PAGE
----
Deep web. Dark web. Deep net. Dark net.
Whatever you want to call it, the Dark Net is a whole other internet, sitting underneath our internet. It’s where whistleblowers safely interact with journalists, where suppressed citizens with monitored internet access can leak the truth, and where you can allegedly order a semi-automatic weapon and/or a bag of meth and have them express posted to your door.
The documentary Deep Web tells the story of Ross Ulbricht, founder of the original Amazon for blackmarket product and services: Silk Road 1.0. From behind the relative safety of his laptop, Ulbricht created a small site that quickly turned into an international empire.
How Ulbricht ended up serving a life sentence without the possibility of parole is something out of a good thriller, but it’s been three years since his arrest and dark net markets are more pervasive than ever.
Here’s what you might not know.
1. Forget .com and .net, dark net web addresses are called ‘onion links’
That’s right. Dark net websites are suffixed with the file name ‘.onion’ , and can only be accessed through the anonymous web browser named Tor.
2. Goods and services aren’t paid for in real money
You’ve probably heard of bitcoins, the cryptocurrency that eliminates the need for a financial institution through peer-to-peer transactions. Presently, one bitcoin equals roughly $1000, and that stock price fluctuates depending on market behavior.
In other words, you use your Aussie dollars to purchase bitcoins, and currently 100 dollars gets you roughly 0.1076 BTC.
3. You need a digital wallet
In order to complete transactions, you have to send your purchased coins into a third-party program that acts as a digital wallet. You then send the coins from your wallet whichever market you’re using, while the makers of the wallet program charge a tiny transaction fee.
4. Most popular markets resemble eBay or Amazon
Buying drugs or counterfeit goods or credit card numbers has never looked so official. Sellers (or as they’re known, vendors) sign up to open an online store and list their products with glossy pictures and detailed descriptions. User feedback controls the trust level of the vendor, and vendors present themselves as any legitimate company would—offering various shipping methods, reshipping policies, and even funds held over in escrow until the delivery is complete.
5. The FBI can’t keep up
Anytime the authorities sweep away a particular dark net market, another handful pop up in its place. Most vendors stock their product on more than one market, and they are known to move around based on the heat on a particular site. Considering many of the libertarians behind the dark net wear evasion from authorities as a badge, the FBI doesn’t have the manpower required to take on the seemingly endless line of rebellious tech-heads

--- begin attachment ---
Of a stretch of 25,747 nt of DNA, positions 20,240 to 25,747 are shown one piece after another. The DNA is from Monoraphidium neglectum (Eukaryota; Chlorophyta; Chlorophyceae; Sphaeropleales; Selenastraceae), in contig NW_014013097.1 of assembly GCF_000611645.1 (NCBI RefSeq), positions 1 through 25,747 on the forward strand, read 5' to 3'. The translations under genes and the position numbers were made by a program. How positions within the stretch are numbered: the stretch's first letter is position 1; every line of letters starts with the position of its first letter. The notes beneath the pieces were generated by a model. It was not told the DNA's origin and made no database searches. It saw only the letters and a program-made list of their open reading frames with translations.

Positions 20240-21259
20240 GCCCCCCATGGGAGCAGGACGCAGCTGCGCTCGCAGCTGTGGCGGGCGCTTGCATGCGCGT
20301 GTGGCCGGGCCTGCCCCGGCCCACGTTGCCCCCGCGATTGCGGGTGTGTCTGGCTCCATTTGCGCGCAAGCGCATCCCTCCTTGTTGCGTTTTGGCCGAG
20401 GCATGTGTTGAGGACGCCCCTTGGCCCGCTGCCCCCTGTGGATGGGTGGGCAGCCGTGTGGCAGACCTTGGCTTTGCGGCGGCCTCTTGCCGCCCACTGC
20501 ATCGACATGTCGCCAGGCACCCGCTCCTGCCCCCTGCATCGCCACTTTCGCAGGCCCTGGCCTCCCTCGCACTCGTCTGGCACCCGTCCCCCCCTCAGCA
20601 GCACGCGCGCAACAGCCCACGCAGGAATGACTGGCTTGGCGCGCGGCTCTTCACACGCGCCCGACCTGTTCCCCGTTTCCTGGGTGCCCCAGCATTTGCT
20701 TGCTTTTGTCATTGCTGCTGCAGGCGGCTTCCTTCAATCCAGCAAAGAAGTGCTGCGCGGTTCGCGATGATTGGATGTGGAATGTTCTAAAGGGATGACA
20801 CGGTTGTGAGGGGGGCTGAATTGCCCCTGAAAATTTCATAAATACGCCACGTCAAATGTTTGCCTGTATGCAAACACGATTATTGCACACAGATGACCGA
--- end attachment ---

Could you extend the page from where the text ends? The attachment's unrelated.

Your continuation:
6. Dark net vendors vs the post office
Vendors are continuously inventing new ways to evade customs or sorters. Vaccuum-sealed mylar bags are impervious to x-rays, and the external layers of the package are disinfected.
While some countries have managed to crack down on dark net deliveries, it seems vendors are continuously finding new ways to beat the postal process.
7. Vendors claim the dark net is saving lives
Due to the strong libertarian views of most dark net vendors, they take to the markets with a sense of nobility—as if their behavior is only criminal by definition. Substances come with informed warnings, detailed product info and user reviews, all of which vendors see as minimising risk and harm.
8. Taboo pornography and violent services
The rumour that the dark net is a hotbed for pedophiles is grossly exaggerated. While of course, this kind of behavior occurs on either side of the dark net, markets go out of their way to restrict that kind of material. Similarly with the hiring of violent services.
But even without those deplorable products and services, dark net markets offer more than drugs and chemicals, they list counterfeit goods, jewelry, fraud elements, porn passes, and weapons.
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For more on the digital wild west, watch the documentary Deep Web on SBS On Demand: